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Michael Tupholme, TD Securities Equity Research - Research Analyst [38]

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Okay. In the outlook commentary, in the MD&A, you talked about overall demand having softened slightly in all of the business segments. Can you just expand on that a little bit, I guess, in service centers, for example, is this across the board? Or are there certain end markets that have seen greater softness? And just to be clear, is this sort of relative to Q2 is what you're indicating in terms of softening?

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John Gregory Reid, Russel Metals Inc. - CEO, President & Director [39]

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We've seen softening in Q2. We think it will carry over into Q3, but again, if you look at Canada being a resource-driven economy, if you look across the resources: oil, natural gas, mining, ag, so if we look at the things that are out there, those have all softened across Canada. Construction has softened, but it's on its head okay. If you look in the Greater Toronto Area, it's very busy than across the rest of the country. Moving to the eastern side of Canada, though, construction is pretty strong in Québec and in shipbuilding and for the government vessels, and Atlantic Canada is very strong. So those are kind of what we're seeing across Canada. In the U.S., it's more across the board that we've seen the softening. And other than probably heavy equipment, which seems to be holding flat to slightly down, the rest seem to have dropped off maybe 3% or 4% more than we anticipated.

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Michael Tupholme, TD Securities Equity Research - Research Analyst [40]

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Okay. And again, this is a further decline relative to Q2, the third quarter being a little bit softer than you saw in Q2. Is that what you mean?

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John Gregory Reid, Russel Metals Inc. - CEO, President & Director [41]

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Yes, right now it's difficult to tell, but yes, we would see the third being a little bit softer. But again you're coming through summer holidays, you got Québec construction slowdown. So there's a lot of variables that's little cloudy right now to get a hit completely around what's seasonality and what's actual slowdown, but it feels a little softer, overall, right now.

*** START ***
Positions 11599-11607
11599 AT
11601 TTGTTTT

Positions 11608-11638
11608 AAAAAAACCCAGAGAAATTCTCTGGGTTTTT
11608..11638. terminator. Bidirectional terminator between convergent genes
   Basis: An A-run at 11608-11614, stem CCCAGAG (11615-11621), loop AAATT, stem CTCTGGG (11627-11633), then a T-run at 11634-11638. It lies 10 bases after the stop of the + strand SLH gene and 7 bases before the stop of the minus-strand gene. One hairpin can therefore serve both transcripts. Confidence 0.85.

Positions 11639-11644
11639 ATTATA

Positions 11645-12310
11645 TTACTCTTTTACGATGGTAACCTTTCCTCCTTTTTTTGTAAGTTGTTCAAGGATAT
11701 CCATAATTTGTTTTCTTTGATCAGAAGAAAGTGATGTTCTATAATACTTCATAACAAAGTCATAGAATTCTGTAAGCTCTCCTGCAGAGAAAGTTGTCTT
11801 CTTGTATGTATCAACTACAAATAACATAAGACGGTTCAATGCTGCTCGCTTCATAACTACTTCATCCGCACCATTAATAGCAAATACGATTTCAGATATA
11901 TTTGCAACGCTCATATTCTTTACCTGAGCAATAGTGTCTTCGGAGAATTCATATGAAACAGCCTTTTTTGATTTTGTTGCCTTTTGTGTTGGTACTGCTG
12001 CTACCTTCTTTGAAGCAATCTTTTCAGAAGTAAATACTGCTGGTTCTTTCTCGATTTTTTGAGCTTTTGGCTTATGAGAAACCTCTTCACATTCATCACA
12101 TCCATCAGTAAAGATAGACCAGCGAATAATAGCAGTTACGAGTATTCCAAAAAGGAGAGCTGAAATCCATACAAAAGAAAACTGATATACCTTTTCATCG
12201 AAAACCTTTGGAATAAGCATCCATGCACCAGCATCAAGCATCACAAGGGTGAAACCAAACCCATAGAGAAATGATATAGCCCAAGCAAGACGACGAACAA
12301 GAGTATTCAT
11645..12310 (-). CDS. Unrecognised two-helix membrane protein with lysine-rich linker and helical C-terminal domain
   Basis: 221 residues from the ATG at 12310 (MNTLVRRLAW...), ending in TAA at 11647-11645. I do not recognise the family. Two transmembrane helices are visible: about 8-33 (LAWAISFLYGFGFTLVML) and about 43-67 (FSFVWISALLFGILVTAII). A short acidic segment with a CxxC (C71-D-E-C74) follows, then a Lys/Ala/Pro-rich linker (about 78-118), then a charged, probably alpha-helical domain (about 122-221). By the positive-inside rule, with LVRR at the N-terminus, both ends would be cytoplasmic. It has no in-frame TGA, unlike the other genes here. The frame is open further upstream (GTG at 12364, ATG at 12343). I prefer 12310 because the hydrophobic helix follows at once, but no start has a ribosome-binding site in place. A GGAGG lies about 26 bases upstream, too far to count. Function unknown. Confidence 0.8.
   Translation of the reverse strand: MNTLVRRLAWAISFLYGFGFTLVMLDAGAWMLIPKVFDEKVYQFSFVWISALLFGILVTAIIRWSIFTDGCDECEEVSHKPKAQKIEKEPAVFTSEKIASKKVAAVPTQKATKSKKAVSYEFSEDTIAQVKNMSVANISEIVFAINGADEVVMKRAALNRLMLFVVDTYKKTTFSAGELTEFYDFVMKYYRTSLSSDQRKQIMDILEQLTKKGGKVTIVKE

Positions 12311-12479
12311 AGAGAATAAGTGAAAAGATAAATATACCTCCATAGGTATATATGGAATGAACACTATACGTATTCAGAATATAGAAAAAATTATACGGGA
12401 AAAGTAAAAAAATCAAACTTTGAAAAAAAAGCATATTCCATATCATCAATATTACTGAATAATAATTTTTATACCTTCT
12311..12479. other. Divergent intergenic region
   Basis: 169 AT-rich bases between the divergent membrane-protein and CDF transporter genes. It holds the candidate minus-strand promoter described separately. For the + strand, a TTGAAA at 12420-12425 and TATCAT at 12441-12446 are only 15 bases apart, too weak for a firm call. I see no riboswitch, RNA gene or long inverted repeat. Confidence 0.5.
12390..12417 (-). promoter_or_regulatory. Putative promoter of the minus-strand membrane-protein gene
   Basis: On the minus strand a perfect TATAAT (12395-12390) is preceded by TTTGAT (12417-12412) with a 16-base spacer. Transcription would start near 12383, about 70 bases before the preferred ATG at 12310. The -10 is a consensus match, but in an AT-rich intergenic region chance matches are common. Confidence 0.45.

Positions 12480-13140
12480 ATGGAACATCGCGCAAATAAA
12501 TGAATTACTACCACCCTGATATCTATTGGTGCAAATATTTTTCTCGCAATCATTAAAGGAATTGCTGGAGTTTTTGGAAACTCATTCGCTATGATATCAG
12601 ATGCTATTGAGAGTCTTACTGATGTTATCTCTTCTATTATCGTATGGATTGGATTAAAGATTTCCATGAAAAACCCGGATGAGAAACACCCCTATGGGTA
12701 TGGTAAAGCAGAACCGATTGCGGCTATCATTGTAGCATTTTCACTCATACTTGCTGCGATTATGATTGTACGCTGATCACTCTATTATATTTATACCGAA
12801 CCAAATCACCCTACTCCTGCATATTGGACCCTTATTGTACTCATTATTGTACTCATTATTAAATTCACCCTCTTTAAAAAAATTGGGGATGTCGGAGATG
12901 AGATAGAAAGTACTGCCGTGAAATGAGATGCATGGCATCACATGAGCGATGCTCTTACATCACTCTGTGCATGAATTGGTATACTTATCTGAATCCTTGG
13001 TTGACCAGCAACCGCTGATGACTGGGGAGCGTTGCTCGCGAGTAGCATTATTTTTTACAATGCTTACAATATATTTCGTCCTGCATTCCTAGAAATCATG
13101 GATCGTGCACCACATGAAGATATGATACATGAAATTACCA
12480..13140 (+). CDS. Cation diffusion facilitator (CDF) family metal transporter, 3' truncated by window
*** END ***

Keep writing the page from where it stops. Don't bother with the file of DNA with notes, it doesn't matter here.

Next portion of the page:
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Michael Tupholme, TD Securities Equity Research - Research Analyst [42]

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Okay. I know it wasn't a big number, but the inventory impairment charge in the quarter, Marion, $2.2 million. Was that all in one particular segment or was that sprinkled across a few segments?

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Marion E. Britton, Russel Metals Inc. - Executive VP, CFO & Secretary [43]

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It was sprinkled across. The bigger one was energy, but there was the -- a little bit in service center.

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Michael Tupholme, TD Securities Equity Research - Research Analyst [44]

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Okay. And just back on your commentary around about the gross margins in the service center, you can see some further softness there or deterioration in Q3 relative to Q2, but do you think that that at that point, we sort of bottomed?

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Marion E. Britton, Russel Metals Inc. - Executive VP, CFO & Secretary [45]

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Yes, that's what I think. I mean, the biggest thing is when you see the steel prices coming down, as I mentioned, we waited as long as possible to replace the inventory, and so you're selling off that high price, which drives your margins down. As we start to replace, our average will come down. And the replacements will start in Q3, but the average will come down even more in Q4, in my mind, which will help us expand through number and margin.

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John Gregory Reid, Russel Metals Inc. - CEO, President & Director [46]

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Yes, we won't raise the bottom sometime in Q3, so we'll take a lot of reverse course.

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Marion E. Britton, Russel Metals Inc. - Executive VP, CFO & Secretary [47]

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Yes.

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Michael Tupholme, TD Securities Equity Research - Research Analyst [48]

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And what is -- how do you think about a normal margin for that business once you've sort of worked through the higher cost inventory. Where does that sort of stabilize that once you finish through that?

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Marion E. Britton, Russel Metals Inc. - Executive VP, CFO & Secretary [49]

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Well, I think we'll go back up into the low $20 million, $21 million, $22 million.

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Michael Tupholme, TD Securities Equity Research - Research Analyst [50]